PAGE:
Holiday Sale 2023! - Save up to $30

Holiday Sale 2023!
Save up to $30

Paso a Paso La Mancha Verdejo 2007

Paso a Paso La Mancha Verdejo 2007

Wow! Rafael Cañizares has fashioned a world-class Verdejo in the 2007 Paso a Paso to match many of the finer, more expensive examples of this varietal from Rueda, the traditional home of Verdejo. Pure fruit, stone, and citrus all present themselves in the finest fashion in the 2007 Paso a Paso Verdejo. In the nose and on the palate this wine dances and shimmers. It runs the gamut between lush, hedonistic fruit and cold steel. Lest you think this unattractive, we ask you to consider what a wine would be like without fruit? And then, what would become of a white wine without a fresh, cold, crisp finish? Put these attributes together and you have Paso a Paso's 2007 Verdejo. In addition, if you let this wine sit a few minutes in the glass and shed its initial chill, all kinds of fresh melon scents and flavors emerge, tantalizing the tongue and begging for another sip. There is even subtlety and complexity here. In order to go the distance with this wine, we suggest you chill it moderately (38º-45º F) and then allow it to evolve in the glass: there is more to this wine than first meets the tongue. Enjoy the trip!
The 2007 Paso a Paso Verdejo provides the perfect aperitif. It is also a natural party wine and a superb partner to seafood, pasta, and risotto. Carnaroli Risotto served with wild morels, caramelized broccoli, and a healthy dose of Parmesan Reggiano provides a splendid accompaniment and a terrific way to start an evening. And with its racy fruit, hedonistic flavor, and crisp finish that simultaneously quenches the thirst as it awakens the gustatory passions that haunt the mind, the 2007 Paso a Paso Verdejo provides a great companion to tapas and the freshest sushi. Grilled Sea Bass with steamed jasmine rice, Bacon Crusted Swordfish with grilled Portobello mushrooms, and Potato Encrusted Grouper served with shitake mushrooms and smoked salmon duxelles are just a few of the favored dishes that can evoke paradise in the presence of the 2007 Paso a Paso Verdejo. Steamed shrimp, mussels, clams, and oysters provide other good bets with this flavorful, very-easy-to-drink white wine. Crusted cheeses such as Brie, Camembert, and Explorateur provide outstanding, easy-to-prepare accompaniments, too.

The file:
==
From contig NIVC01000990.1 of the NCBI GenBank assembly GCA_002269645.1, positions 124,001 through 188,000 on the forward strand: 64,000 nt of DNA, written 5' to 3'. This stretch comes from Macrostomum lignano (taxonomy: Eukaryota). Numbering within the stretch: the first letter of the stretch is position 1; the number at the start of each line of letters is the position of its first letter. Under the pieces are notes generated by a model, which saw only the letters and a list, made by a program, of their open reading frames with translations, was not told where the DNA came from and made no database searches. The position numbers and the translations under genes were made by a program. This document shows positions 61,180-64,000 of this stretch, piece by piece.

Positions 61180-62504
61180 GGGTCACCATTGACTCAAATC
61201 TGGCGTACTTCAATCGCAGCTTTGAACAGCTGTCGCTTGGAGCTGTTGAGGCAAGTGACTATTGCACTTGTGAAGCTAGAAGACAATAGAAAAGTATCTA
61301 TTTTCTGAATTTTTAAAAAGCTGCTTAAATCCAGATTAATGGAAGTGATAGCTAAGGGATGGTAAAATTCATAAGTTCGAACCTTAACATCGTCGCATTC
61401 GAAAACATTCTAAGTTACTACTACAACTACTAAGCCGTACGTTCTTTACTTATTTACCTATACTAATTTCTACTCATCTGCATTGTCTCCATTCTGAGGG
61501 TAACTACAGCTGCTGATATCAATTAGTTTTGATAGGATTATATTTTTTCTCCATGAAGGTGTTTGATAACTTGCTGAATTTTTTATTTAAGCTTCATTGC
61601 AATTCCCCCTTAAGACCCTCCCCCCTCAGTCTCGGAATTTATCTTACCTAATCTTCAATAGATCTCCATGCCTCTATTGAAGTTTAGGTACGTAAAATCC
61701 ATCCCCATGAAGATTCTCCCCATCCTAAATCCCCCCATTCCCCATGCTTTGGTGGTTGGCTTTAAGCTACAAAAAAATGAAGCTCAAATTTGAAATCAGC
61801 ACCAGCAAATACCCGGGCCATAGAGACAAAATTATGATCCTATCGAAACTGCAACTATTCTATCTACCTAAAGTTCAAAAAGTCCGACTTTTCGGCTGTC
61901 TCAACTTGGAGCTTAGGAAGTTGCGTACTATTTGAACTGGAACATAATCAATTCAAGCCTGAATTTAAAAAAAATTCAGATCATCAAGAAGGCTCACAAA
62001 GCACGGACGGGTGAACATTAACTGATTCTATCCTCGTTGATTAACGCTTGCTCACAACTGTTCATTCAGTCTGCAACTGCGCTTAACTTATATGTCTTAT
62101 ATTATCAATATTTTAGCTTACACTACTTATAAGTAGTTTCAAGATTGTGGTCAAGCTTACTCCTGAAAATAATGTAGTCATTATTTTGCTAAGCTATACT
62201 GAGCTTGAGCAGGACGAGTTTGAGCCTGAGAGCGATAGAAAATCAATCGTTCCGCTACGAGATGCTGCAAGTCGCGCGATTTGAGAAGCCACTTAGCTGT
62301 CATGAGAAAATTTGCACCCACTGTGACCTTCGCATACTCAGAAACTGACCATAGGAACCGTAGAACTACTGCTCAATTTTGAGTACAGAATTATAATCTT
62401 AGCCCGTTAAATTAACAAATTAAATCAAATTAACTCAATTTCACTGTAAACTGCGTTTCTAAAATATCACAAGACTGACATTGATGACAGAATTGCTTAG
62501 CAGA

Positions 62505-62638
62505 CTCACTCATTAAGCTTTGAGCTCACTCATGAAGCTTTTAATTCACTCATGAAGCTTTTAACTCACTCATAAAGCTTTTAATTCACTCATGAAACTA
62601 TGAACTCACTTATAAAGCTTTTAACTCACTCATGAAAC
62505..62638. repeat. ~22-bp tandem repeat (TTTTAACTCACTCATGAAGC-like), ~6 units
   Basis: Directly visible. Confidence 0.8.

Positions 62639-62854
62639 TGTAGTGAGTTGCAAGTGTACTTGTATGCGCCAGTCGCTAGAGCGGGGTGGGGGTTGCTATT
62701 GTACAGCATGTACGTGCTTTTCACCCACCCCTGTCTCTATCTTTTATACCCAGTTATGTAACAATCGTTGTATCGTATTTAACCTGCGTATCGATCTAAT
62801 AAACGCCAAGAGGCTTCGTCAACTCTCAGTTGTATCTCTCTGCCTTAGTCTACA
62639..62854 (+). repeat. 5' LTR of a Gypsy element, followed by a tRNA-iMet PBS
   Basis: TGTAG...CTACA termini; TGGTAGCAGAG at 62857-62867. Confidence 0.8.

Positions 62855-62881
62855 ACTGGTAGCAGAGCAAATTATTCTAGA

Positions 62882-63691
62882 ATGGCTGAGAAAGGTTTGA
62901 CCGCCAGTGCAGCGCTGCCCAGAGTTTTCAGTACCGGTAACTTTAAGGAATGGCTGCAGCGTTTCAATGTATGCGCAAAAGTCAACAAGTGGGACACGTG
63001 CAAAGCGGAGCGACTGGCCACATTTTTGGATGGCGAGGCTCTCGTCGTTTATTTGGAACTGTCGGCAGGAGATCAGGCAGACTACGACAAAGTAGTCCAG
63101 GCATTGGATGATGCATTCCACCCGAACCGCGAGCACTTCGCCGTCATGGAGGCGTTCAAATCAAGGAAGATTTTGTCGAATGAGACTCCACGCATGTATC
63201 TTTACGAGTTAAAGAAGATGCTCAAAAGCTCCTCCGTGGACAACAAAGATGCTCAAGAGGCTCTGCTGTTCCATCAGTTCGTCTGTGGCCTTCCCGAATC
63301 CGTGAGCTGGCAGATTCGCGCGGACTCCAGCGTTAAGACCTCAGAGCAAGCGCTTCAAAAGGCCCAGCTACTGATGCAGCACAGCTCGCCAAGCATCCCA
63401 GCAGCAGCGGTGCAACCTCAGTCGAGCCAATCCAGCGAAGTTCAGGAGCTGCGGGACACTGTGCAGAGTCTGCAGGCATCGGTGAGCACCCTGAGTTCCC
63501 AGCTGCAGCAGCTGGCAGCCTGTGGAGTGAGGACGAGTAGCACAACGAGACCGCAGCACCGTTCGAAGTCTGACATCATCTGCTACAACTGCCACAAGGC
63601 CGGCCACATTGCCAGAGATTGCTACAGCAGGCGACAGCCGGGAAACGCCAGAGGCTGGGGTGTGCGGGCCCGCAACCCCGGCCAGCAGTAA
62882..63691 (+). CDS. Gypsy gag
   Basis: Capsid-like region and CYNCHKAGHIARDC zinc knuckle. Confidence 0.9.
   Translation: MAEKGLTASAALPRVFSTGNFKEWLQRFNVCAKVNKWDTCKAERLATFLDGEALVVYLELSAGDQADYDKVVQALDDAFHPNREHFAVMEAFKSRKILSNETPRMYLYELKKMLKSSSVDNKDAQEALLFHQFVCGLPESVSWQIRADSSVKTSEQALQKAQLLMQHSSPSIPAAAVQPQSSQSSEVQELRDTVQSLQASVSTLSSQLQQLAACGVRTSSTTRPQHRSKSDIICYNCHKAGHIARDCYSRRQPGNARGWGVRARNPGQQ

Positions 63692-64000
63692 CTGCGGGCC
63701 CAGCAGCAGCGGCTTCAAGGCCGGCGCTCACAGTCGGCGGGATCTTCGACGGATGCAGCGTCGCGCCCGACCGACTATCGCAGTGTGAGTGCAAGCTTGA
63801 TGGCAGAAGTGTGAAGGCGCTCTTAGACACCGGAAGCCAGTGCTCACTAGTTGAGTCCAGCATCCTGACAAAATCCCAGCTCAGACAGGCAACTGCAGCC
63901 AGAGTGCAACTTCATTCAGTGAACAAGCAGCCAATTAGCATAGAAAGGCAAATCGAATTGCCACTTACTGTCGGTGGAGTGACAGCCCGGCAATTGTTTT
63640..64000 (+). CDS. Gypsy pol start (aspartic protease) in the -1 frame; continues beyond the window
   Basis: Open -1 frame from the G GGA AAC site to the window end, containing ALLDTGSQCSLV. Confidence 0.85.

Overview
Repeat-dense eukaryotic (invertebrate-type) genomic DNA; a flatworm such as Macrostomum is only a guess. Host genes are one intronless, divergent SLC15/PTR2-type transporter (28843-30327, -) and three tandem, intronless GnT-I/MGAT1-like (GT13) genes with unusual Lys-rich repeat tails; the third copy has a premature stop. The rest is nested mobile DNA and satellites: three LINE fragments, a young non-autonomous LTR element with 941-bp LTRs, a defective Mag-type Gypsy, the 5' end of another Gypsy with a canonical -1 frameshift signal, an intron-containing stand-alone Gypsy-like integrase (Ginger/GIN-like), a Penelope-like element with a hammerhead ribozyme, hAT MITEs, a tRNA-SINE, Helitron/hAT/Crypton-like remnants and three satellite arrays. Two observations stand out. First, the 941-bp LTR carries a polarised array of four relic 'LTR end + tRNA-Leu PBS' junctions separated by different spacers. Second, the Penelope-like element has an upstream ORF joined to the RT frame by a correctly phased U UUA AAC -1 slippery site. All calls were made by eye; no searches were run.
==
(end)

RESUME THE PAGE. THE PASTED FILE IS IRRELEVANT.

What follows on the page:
Paso a Paso, meaning step by step in Spanish, is another successful venture of the indefatigable Jorge Ordonez, one of the leading importers of Spanish wines in the United States. Like its red predecessor and cousin Mano a Mano, Paso a Paso springs from the finest terroir in La Mancha and is already playing to great critical acclaim. And once again, everything about Paso a Paso reflects Ordonez's natural hands-on approach to winemaking. Perhaps even more importantly, Paso a Paso further establishes La Mancha as a quality wine-producing region for both white and red wines. La Mancha is just beginning to show the world that its only claim to fame is not Cervantes' celebrated hero Don Quixote. With his first release of Mano a Mano in 2004 and now Paso a Paso in 2008, the Spanish oenologist Rafael Cañizares offers testimony to what Ordonez and others are claiming about La Mancha: it is a veritable treasure trove of undiscovered wines, many from old vines. Paso a Paso's vines average 40 years or more. Moreover, Rafael Cañizares demonstrates that the great Verdejo variety in La Mancha is now every bit as good as the wonderful Tempranillo that the world has begun to expect from this once-forgotten wine region. Jorge Ordonez Jorge Ordonez is one of the most influential names in Spanish wine. From virtual obscurity in 1987, Ordonez has risen to the position of guardian, prophet, and zealot all in the name of Spanish wines. He has advanced and revolutionized the Spanish wine industry in all respects. Moreover, he has educated and introduced Americans to a treasure trove of fine Spanish wines. When he started his quest in 1987, the then-27-year-old Jorge Ordonez was a voice in the wilderness. Two decades ago, the quality and variety of Spanish wines for export had become nothing short of dismal. Spanish wine sales lagged far behind that of France, Italy, and California; and overall quality was variable at best. By the force of his dynamic, visionary personality and sheer hard work, Ordonez has brought fine Spanish wines to the forefront of American wine drinking. At the same time, the now-47-year-old Ordonez has improved the overall quality and consistency of Spanish wines. Presently, he oversees an amazing portfolio of more than 130 Spanish wines from 40 different wineries. His name on a bottle of Spanish wine is as close to a seal of quality and value as one can find, simply because "When nobody cared about Spanish wines," Ordonez proclaims, "I was there." Robert Parker, Jr., the influential wine critic, has twice named Jorge Ordonez Wine Personality of the Year. Others have dubbed this remarkable man the best friend Spanish wine ever had, while still others claim that Ordonez has provided the impetus for the present renaissance in Spanish wines. Indeed, this is the Siglo d'Oro or Golden Age of Spanish wine, thanks in large part to Jorge Ordonez and a few other like-minded visionaries.
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